3. Does the group encourage independent thinking and the development of discernment skills?
Wow! I have known a number of pastors who basically think and act like their members are their own personal slaves. Some call on a man to take off from his work so that he can drive the pastor to another state for a pastor’s meeting. The point here is it is abusive to think that everybody in my church has to follow my thinking and instructions (orders) or they are sinning.
As far as discernment is involved, most pastors only think their understanding of life and ministry as they personally see it is correct. Everybody else is wrong. This kind of leader will fall eventually because he cannot accept wise counsel from other people, and yes that does exist!
An abusive leader is very clearly and prominently seen by his demand for control over things. He seldom will allow others, and that is only when his inner circle is tightly following his desires, then he will let them make the proclamation of something, but again it has to be what he has already dictated to them in private.
4. Does the group allow for individual differences of belief and behavior, particularly on issues of secondary importance?
The openness and closedness of churches and leader are amazing. Some leaders absolutely allow no other opinion or take on the ministry except their own. Rules and procedures, and “but we have always done things this way, and we have to continue that” is the rule of the day under an abusive leader.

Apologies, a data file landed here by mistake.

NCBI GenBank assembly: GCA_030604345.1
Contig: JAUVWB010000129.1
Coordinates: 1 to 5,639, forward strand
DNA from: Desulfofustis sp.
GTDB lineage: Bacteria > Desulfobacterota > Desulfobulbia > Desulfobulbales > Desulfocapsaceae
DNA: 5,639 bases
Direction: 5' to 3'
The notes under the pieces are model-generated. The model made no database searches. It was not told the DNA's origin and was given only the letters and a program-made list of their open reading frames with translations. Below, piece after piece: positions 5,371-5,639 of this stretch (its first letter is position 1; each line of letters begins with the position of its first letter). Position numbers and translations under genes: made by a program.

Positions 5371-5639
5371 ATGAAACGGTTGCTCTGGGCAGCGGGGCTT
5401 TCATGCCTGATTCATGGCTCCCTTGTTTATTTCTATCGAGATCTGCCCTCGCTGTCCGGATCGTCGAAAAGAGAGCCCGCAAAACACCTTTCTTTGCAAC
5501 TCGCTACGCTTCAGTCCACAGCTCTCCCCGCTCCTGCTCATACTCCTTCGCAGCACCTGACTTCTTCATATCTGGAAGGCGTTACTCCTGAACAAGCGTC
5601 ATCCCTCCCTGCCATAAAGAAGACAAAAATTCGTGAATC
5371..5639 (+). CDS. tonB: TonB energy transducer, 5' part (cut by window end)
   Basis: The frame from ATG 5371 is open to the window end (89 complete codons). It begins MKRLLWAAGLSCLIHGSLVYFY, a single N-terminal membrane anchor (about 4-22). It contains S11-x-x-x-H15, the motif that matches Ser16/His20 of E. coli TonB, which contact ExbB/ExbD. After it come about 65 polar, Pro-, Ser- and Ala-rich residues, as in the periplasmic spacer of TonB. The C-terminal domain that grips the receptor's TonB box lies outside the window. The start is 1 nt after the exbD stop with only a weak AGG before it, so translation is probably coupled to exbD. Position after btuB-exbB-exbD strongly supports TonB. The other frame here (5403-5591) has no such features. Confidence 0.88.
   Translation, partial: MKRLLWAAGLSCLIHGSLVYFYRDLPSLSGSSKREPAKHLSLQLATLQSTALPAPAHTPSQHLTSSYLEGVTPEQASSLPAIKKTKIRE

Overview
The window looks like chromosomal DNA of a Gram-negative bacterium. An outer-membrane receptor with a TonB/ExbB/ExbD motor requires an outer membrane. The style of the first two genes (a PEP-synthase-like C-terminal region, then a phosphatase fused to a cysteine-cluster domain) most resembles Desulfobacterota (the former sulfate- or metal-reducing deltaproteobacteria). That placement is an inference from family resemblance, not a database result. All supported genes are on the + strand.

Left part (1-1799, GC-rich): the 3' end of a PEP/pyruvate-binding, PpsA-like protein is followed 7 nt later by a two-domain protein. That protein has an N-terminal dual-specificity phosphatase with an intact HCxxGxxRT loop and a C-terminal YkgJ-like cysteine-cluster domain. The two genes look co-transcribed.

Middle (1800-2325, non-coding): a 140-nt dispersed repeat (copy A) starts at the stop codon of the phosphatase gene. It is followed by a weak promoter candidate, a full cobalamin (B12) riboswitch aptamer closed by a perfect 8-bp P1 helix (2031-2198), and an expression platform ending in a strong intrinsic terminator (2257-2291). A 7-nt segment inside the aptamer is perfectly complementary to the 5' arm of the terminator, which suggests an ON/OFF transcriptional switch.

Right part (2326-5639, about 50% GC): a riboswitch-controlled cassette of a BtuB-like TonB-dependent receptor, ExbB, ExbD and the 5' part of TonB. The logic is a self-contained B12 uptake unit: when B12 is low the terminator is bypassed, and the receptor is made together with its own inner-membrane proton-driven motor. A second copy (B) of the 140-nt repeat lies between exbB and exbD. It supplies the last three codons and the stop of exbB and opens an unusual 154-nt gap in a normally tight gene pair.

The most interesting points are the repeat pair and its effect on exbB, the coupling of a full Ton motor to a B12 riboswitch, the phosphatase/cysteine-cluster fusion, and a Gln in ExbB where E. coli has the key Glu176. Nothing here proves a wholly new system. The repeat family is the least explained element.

5. Does the group encourage high moral standards both among members and between members and nonmembers?
Here, it is not always a rule, but many an abusive leader has a dual system of norms and standards. Put simply, nobody can reach into the offering plate and pull out a handful of money but them. If they do something “wrong”, it is not wrong, but if others do it, yes. The criminality of the act depends entirely on who is doing it. Many a time, even the inner circle of the pastor has these privileges, but the common member in the pew doesn’t.
A pastor of one of the largest churches in the United States had one of his Sunday School teachers accused and went to jail for abusing little girls, but this man actually got put back into the same position when he was released. While any common member of that church would be disciplined for indecency, the pastor himself wasn’t when he did something improper with his church secretary and one of his cronies was also free from any repercussions of wrongdoing. This is common in abusive churches.
6. Does the group’s leadership invite dialogue, advice, and evaluation from outside its immediate circle?
One of the most telling signs of a good church is how they listen to their people. All of them. Although you cannot turn the church on its head every time somebody feels something should be done differently, listening and trying to see why people feel the way they do, and then accommodating church practice to not rub people the wrong way is a good sign of a good church.